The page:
A week and a half ago, Imperatrix pulcherrima Africae occidentalis graduated from Adelphi University cum laude, and with Greek honors, a Bachelor of Social Work. Despite a number of difficulties, her persistence and her dedication to her calling allowed her to overcome an amazing amount of slings and arrows of outrageous fortune, and I am more proud of her than I can say. She is my hero.

After the ceremony we went to a restaurant in Queens, and I enjoyed a most excellent Ecuadorian goat stew.

Tuesday, May 22, 2007

ostensio corporum hominum

1545 woodcut by Charles Estienne.

Talmida has written a good post on the "Our Body: the Universe Within" exhibit in Detroit, inspiring me to post something I've been thinking about for some time. There is a similar exhibit in New York, in which supposedly "unclaimed or unidentified corpses from China" are displayed dramatically, posed in regular human activity, skinned, and often cut to reveal different anatomical features. This "educational" activity can be experienced at the South Street Seaport for the modest price of $27, and yours truly is forced to see the ads, complete with corpses, on buses and in the subway.

I have been surprised by the lack of controversy about the exhibit. The comments section of the article I linked to above
shows for the most part a concern about the origin of the bodies, but not about the idea of publicly displaying the physical remains of fellow human beings for the sake of entertainment. I have difficulty with the idea that this is purely educational. Would people pay $27 to see, for example, identical plastic reproductions of this exhibit, or an exhibit featuring only animals? I think morbid curiosity might have more to do with the success of the show that interest in anatomy.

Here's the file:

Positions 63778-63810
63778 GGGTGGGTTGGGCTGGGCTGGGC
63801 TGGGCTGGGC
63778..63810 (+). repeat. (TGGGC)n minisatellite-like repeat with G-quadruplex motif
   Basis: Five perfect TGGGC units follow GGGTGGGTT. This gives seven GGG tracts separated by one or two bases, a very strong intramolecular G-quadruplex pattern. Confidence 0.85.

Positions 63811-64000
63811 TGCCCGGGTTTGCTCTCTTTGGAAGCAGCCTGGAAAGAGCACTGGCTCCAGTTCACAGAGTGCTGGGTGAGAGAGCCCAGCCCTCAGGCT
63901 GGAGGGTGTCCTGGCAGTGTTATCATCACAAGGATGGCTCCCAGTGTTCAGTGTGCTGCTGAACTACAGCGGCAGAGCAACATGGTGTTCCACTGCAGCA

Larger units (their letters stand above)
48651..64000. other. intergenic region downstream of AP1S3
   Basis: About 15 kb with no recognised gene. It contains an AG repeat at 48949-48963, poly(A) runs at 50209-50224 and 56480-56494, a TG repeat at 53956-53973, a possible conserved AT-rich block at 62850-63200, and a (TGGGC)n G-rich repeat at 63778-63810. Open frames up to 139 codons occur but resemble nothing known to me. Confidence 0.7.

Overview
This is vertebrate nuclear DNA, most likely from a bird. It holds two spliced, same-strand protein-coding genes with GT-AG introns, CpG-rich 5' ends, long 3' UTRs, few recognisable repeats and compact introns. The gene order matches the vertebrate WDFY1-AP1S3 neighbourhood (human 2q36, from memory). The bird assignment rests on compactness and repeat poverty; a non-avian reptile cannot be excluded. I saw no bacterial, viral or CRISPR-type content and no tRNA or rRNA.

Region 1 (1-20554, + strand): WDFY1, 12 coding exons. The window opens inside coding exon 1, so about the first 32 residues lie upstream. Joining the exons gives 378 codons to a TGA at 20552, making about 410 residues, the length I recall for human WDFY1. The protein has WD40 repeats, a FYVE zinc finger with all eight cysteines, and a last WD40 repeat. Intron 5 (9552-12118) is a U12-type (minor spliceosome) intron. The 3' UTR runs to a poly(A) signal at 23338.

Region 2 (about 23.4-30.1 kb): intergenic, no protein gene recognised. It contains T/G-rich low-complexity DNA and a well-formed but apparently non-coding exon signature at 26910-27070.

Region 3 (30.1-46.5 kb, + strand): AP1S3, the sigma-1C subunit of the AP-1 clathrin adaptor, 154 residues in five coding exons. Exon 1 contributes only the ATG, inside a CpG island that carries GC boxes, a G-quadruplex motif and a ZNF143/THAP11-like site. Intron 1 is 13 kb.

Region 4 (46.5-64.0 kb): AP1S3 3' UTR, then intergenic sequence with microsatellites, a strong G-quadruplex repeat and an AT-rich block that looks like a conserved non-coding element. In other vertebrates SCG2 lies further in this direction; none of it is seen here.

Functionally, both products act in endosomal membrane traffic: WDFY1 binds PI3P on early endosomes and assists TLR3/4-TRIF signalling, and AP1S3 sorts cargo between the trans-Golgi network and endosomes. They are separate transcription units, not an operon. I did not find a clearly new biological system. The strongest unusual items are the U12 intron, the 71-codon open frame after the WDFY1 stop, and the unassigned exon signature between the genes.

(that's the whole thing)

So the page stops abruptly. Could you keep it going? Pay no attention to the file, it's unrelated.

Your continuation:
There is something very revealing about our society in the fact that we can pay money to see human remains imported from China, just another consumer product that we feel we have a right to enjoy because we can afford it. I can imagine people who have enjoyed the exhibit reading this and thinking that I am a moralizing killjoy, or perhaps an anti-modern obscurantist. No -- there are times, as Talmida suggested, when the donation of a body is a gift of mercy, either to provide the ill with new organs, or to teach medical students who truly need to see the real thing to learn how to save lives. This exhibit, however, is deeply dehumanizing. In the end, the bodies are slashed and flayed like cuts of meat, and, most tellingly, the faces are removed. There is no sign that these were living, breathing individuals with families and dreams and personalities -- which should be enough to make you pause, even if you're not religious. If you are, think about what the exhibit promoters have done to the imago Dei. The depersonalized sons and daughters of God in this show are frightening metaphors for what our technological and commercial society does to all of us -- it divides us into soulless products and consumers.